Davies in for lip-smacking finish
Vendee Globe skipper Sam Davies could be looking at a St Valentine’s Day finish in her pink liveried Open 60 Roxy. With 313 miles to go at 0400hrs GMT this morning, showing no immediate signs of slowing down, and with a lead of about 220 miles, this morning could be crucial for Sam as she strives to land third place.
Sam is pictured with fellow sailor Jeanne Gregoire on Roxy after they took 10th place in the 2007 Transat Jacques Vabre race from France to Brazil.
She has been working hard to keep her Open 60 in the best breeze and, while her rival Marc Guillemot on Safran has struggled with the lighter breezes he has been dealt by the developing high pressure system, averaging seven knots to Davies’ 13. Davies had spells reaching 12-14 knots during the night whilst Safran dropped to two knots at one stage.
Her strategy appears to be little different to what she alluded almost jokingly yesterday when she would head north until level with her house in South Brittany, above the latitude of Les Sables d’Olonne and this morning she was already between Lorient and Concarneau. She was still reaping the benefits of 10-12 knots NW’lies this morning, some 200 miles from the centre of this dominant anticyclone, which lies just to the NWW os C|ape Finisterre, while at something like 80 miles from the middle Marc Guillemot on the keel-less Safran looks to have closer to 8 knots and is still trying to make north.
The weather models suggest Davies may even hang to the breeze until around midday.
Meantime Les Sables d’Olonne awakes this morning to sunshine and very light breeze.
” I have just been in the cockpit having another karaoke moment – making the most of one of my last nights out here on my own! Leaning on the coachroof looking backwards at Roxys wake, lit up by the moon and streaming out for as far as I could see. Singing out at the top of my voice! I wish I could stay out there all night, but I must rest, ready
for a tough 24 hours of light wind sailing to get through the high “bubble” that is going to block our progress tomorrow night.” Said Davies yesterday evening.
Brian Thompson is now around 280 miles behind Marc Guillemot and he and Dee Caffari have been in fast reaching mode all night. Caffari is just passing the latitude of Cape Finisterre and has been slightly quicker than Thompson this morning, but Bahrain Team Pindar is 120 miles ahead. They look to be well matched for speed and will continue to work to the NW to try and stay away from the worst effects of the anticyclone for as long as possible, more or less following the track taken by Guillemot and Davies for the moment. They will continue to gain on Safran, meaning that after a wait of more than five days for the second boat to finish, and what looks like nearly a week for the third, then we might see three boats finish in comparatively short order from Saturday.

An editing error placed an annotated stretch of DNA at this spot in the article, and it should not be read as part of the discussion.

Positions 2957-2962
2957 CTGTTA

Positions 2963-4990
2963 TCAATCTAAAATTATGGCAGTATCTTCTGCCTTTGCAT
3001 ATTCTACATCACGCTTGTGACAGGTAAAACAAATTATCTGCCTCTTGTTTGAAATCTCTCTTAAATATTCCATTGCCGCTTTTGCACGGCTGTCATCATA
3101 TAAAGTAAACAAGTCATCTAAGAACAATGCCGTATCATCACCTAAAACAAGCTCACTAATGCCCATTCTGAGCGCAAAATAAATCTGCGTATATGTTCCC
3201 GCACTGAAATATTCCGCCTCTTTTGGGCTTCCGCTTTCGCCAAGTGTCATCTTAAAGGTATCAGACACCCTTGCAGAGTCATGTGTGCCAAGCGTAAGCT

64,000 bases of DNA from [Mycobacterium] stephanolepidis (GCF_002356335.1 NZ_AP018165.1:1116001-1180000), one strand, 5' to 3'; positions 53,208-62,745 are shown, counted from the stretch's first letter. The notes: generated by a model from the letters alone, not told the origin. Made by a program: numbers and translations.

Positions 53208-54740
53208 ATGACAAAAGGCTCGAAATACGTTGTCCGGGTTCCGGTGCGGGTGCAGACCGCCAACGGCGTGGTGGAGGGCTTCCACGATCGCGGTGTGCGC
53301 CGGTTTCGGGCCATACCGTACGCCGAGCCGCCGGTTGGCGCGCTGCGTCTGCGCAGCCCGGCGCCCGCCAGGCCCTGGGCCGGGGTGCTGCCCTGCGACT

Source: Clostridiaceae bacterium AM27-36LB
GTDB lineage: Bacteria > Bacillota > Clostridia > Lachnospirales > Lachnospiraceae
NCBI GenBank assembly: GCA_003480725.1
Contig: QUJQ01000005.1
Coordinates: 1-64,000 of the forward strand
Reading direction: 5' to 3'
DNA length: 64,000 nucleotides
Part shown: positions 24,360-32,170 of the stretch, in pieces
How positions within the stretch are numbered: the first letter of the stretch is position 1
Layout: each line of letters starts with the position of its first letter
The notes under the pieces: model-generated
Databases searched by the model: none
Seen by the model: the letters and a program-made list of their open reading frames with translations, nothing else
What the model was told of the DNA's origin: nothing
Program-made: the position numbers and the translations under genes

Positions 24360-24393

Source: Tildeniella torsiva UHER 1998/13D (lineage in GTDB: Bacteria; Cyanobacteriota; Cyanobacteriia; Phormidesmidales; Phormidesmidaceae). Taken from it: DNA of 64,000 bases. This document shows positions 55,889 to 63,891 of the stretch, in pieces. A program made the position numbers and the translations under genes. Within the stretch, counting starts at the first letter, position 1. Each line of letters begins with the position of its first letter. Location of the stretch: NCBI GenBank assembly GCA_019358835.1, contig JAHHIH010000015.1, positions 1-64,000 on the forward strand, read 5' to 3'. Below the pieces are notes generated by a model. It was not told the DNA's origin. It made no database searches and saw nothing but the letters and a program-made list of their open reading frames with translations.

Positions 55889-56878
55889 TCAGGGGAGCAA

Winds continue to be inconsistent and frustrating for Arnaud Boissières who is level with the Canary Islands now. He is making closer to nine knots early this morning, but his speeds through the night on Akena Véranda were erratic, while Steve White, GBR, (Toe in the Water) still looks to have about 200 miles of trade winds sailing left to continue to catch the French skipper. He is still 481 miles behind.
Rich Wilson has also been frustrated by the conditions he is being given some 150 miles off the Brasilian coast, almost Doldrums like at times with clouds which suck away the light trades he should have, and cause big wind shifts. “What is going on here?” he asked rhetorically last night. He has been making between seven and nine knots.
Raphael Dinelli (Fondation Océan Vital) and Norbert Sedlacek, AUT, (Nauticsport-Kapsch) are in headwinds with the Austrian skipper making about two knots quicker.